Catia Faria, Pompeu Fabra University
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Throughout history, countless species have come into existence only to later become extinct. Whether extinction is caused by natural processes or human agency, environmental scientists and the general public seem to agree that extinction is a bad thing and that, therefore, conservation efforts should be made to counteract, and perhaps revert, the losses. Resources are often devoted to the reintroduction of endangered species into ecosystems in which they have long been absent. In other cases, states implement measures to protect autochthonous species (that is, species which are native to a certain natural environment, as opposed to introduced as a result of human activity) which are threatened by the presence of a foreign species by eradicating the members of the latter. There are entire organisations dedicated simply to the aim of preventing the extinction of species whose continued existence is at risk. However, these practices rely on rather controversial assumptions.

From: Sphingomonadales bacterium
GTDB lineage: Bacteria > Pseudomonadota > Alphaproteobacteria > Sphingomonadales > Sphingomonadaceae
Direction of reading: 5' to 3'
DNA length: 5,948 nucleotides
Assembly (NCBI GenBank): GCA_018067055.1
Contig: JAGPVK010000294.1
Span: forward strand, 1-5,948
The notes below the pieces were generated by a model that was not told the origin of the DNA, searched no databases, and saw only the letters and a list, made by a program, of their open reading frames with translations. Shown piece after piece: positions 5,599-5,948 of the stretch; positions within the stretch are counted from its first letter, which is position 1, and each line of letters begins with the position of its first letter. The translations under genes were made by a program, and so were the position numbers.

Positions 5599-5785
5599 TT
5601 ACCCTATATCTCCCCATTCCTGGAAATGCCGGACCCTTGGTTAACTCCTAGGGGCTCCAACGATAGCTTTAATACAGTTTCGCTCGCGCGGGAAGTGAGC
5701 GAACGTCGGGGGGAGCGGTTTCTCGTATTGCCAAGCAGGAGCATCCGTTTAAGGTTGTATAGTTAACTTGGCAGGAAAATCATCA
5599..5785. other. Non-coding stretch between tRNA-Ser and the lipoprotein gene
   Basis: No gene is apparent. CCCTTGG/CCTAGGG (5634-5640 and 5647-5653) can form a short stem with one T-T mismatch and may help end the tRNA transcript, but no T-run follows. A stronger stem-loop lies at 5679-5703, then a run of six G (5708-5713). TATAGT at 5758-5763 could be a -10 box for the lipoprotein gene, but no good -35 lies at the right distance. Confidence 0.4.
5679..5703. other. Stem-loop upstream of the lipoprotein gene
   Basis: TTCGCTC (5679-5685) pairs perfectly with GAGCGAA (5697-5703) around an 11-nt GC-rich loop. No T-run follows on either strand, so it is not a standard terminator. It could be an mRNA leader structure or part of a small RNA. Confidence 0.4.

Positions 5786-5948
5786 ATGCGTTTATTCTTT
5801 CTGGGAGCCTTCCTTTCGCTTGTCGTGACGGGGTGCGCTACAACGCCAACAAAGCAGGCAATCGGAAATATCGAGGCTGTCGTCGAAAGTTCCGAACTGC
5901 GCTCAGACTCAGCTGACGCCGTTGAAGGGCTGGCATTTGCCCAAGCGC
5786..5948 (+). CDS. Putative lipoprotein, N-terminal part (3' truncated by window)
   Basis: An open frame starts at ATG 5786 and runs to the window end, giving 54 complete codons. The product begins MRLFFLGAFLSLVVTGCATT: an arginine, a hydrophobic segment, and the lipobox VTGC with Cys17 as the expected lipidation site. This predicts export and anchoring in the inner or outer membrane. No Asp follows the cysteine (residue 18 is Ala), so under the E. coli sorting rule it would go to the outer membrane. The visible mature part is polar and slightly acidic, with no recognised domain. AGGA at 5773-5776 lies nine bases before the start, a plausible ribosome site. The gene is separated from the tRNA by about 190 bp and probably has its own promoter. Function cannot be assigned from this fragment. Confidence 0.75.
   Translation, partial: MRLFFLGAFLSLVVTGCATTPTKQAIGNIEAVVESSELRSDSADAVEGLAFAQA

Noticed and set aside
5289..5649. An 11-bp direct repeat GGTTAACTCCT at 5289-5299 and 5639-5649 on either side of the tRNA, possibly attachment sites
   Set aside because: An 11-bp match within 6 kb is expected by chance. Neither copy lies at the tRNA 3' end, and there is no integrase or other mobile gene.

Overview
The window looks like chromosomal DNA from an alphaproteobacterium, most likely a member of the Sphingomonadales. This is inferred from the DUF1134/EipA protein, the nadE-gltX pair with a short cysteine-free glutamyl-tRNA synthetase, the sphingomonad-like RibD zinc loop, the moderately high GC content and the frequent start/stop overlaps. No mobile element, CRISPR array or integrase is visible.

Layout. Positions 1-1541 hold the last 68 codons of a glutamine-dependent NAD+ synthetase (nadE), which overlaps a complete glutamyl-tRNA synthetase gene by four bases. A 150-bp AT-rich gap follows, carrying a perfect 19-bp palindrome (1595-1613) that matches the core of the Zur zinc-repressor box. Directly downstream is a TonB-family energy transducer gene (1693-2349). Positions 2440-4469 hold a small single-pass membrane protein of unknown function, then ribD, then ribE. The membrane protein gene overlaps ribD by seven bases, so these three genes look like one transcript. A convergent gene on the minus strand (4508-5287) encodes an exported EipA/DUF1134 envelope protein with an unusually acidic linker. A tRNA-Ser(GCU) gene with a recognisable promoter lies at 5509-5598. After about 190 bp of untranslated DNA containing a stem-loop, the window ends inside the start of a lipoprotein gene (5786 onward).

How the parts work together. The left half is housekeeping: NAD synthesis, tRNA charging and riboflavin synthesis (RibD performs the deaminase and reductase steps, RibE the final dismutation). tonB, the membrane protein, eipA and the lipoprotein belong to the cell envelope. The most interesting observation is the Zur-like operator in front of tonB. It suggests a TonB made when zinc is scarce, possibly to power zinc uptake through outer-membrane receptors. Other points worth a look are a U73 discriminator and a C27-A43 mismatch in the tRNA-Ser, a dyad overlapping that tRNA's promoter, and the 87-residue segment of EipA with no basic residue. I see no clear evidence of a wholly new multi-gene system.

Sometimes it is claimed that:
(i) Species extinction is intrinsically bad
On this view, species are thought to have intrinsic value not in a person-affecting way, but impersonally. The idea behind this is that the existence of some things can be good or bad even if it is good or bad “for” no one. Species, some claim, are that kind of thing. When a species becomes extinct, it is argued, there is an irreplaceable loss of value such that the world becomes a worse place than it was before. That is, there is a decrease in the world’s overall value.
The views, opinions and positions expressed by these authors and blogs are theirs and do not necessarily represent that of the Bioethics Research Library and Kennedy Institute of Ethics or Georgetown University.